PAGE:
The evil eye, ayn al-ḥasūd, nazar, ʿáyin hā-ráʿ, "buda", "cheshim mora", to máti, mal de ojo, malocchio is the belief that envy, can either intentionally or unintentionally cause bad luck, sickness, fever, blindness etc in another. Those most at risk are considered young children and babies (from childless women’s envy) but all can fall victim of it. The idea of the evil eye is most prevalent in the Mediterranean, Latin America (do to Spanish conquest), Africa and Arabic areas of the world, and in Judaism and Islam but it can be found throughout the world. The origin of the evil eye concept, appears to have originated from the awareness that we need water to survive so the evil eye dries things up. Milk in mothers and livestock, trees, men’s semen, babies suddenly getting diarrhea or vomiting etc.It is thought that this idea of drying up as the ultimate fear stems from the desert origins of the evil eye, but origins can not really be pin pointed so exactly and I would venture to say all humans probably figured the necessity of reliable water fairly quickly in human history. And for those who have studied the early modern beliefs of witchcraft in Western Europe and England you will see a correlation in this drying things up, with the favorite pastimes of so called witches, so I would venture to say in this blog that the fear of lack of moisture was probably a fairly universal human phenomenon. Also correlating with Western European and English concepts of witchcraft, those who are especially good at dealing out the evil eye are those with light eyes, unibrows and of course women, especially older barren women, who were thought to be only left on Earth after child bearing ages to do the Devil’s work, I mean, what else are women for if not baby making?  ;).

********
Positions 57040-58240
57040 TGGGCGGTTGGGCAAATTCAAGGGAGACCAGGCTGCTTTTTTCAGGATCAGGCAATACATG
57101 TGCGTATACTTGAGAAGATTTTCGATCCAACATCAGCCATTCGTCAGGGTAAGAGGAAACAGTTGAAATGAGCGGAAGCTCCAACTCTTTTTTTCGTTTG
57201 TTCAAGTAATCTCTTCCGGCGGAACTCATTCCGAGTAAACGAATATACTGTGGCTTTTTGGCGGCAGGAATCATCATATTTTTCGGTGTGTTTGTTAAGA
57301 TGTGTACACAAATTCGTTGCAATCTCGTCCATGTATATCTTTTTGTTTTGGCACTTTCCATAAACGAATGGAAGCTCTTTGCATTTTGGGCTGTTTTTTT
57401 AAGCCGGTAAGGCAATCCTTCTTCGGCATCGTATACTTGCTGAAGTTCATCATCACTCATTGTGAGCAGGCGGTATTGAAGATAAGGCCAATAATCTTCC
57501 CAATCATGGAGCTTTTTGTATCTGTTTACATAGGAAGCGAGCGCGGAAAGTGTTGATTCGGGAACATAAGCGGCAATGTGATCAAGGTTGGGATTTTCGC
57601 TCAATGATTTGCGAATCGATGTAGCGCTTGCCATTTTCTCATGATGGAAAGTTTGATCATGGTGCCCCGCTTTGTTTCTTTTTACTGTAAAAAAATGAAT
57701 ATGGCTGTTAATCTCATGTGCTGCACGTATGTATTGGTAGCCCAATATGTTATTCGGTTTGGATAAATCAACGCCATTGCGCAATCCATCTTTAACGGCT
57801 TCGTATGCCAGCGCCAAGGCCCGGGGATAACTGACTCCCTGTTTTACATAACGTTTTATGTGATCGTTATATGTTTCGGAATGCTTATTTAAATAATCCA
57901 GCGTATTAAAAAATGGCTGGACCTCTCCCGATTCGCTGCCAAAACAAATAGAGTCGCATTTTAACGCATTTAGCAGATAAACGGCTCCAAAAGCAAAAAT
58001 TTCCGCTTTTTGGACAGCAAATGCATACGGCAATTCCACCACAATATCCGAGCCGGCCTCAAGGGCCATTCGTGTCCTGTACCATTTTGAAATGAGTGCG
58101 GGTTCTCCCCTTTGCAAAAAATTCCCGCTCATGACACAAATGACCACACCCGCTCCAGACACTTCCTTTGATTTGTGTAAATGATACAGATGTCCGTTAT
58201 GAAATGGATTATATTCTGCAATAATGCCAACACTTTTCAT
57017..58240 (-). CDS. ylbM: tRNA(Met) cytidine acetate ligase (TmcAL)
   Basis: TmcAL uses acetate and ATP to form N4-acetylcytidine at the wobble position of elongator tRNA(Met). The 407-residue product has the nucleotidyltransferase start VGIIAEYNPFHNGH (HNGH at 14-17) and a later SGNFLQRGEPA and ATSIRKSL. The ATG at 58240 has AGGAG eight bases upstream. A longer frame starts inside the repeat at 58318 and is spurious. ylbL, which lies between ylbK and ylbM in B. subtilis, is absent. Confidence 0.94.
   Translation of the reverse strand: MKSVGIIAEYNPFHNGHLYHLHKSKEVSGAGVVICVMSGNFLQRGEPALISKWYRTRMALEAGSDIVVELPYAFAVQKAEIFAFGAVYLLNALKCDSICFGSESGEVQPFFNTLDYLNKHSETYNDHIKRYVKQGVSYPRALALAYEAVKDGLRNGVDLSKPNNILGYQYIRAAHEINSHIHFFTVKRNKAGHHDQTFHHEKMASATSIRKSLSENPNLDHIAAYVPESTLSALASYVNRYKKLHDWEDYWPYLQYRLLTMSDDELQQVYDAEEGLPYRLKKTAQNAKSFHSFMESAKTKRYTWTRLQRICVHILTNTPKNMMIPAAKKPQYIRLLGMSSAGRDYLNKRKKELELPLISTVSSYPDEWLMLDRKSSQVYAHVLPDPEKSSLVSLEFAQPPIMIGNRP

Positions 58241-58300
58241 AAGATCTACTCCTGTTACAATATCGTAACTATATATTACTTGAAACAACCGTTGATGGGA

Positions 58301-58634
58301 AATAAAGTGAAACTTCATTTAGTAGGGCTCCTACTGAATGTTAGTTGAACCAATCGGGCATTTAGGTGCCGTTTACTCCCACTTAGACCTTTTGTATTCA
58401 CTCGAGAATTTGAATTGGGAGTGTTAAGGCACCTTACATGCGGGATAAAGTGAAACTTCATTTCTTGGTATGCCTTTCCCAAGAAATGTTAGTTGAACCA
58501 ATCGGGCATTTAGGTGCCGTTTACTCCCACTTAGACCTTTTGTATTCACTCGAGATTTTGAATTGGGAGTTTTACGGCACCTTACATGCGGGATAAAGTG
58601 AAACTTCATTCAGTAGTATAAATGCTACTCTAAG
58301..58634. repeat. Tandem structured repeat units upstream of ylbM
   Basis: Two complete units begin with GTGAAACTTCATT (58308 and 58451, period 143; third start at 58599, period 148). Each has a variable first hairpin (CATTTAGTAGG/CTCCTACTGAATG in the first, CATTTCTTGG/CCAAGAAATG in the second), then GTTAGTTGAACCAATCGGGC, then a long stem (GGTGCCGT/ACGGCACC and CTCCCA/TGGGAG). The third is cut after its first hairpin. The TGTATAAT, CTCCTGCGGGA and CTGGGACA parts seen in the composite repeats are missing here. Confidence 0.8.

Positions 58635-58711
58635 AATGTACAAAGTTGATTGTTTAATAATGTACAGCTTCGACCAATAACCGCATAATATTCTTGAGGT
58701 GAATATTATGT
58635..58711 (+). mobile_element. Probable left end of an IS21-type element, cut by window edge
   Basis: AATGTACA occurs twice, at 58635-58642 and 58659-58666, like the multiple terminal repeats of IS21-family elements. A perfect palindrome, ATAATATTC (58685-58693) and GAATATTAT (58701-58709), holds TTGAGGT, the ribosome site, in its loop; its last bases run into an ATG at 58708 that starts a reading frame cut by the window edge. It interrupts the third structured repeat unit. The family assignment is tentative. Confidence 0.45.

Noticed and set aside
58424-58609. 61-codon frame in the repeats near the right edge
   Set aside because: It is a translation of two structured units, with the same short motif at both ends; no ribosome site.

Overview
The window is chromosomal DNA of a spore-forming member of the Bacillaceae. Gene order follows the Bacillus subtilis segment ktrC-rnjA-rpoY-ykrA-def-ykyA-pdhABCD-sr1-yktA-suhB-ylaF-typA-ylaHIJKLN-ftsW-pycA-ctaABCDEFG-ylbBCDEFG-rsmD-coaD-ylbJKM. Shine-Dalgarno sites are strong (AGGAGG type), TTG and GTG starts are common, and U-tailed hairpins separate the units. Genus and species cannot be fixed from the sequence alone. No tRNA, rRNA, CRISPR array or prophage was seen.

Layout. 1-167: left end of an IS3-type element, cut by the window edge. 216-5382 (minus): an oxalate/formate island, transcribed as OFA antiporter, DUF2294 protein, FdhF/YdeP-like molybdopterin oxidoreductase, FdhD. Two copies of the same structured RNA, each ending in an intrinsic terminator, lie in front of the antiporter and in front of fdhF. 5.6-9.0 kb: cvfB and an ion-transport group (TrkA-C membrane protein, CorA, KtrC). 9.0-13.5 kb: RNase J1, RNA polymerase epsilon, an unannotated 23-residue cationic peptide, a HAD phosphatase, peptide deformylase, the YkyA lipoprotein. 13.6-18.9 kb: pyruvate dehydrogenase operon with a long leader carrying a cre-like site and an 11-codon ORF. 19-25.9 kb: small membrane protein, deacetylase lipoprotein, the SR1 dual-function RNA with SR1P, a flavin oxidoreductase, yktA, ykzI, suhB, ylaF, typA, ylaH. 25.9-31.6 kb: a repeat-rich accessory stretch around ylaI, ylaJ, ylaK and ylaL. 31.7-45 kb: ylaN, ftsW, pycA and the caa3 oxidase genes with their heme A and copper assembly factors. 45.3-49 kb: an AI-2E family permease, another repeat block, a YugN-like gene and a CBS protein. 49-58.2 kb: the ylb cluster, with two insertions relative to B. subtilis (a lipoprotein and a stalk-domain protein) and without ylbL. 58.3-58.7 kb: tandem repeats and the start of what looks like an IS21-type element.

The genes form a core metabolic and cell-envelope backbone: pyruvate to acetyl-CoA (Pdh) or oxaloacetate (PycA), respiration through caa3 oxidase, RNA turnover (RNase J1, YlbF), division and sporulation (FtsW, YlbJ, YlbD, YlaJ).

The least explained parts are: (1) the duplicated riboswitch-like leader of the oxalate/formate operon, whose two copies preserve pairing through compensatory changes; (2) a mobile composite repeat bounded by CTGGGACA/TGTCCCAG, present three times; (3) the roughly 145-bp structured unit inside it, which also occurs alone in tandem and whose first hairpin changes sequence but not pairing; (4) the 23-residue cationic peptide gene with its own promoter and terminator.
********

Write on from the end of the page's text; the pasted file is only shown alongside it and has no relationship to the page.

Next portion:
Whatever the origins, it appears that the evil eye is caused either intentionally or not, by praise or being praise worthy. Even an honest and non-envious glance that lasts too long or a compliment paid without touching can allow the evil eye to affect you. This is the reason why it is a practice to sometimes not dress up children and allow them to be dirty in order to avoid the envious look.

Despite the connotation that evil eye has, the victim is also not entirely free of blame. Being boastful and pompous, showing off wealth or success will draw the evil eye to you and according to Jewish belief, you deserve it. Being insensitive to those around you and boasting causes real pain and any pain you cause requires a Divine retribution and the evil eye is one way of allocating that punishment. The lesson being, to take the higher road, there is no need to boast of your success and take care not to hurt those around you with it. This is why, one of the many ways to deter the evil eye is to give the glory back to Divine. Such as the Muslim practice of saying Mash’Allah, literally God will’s it, after paying a compliment so any harm the complement may cause will not affect the receiver.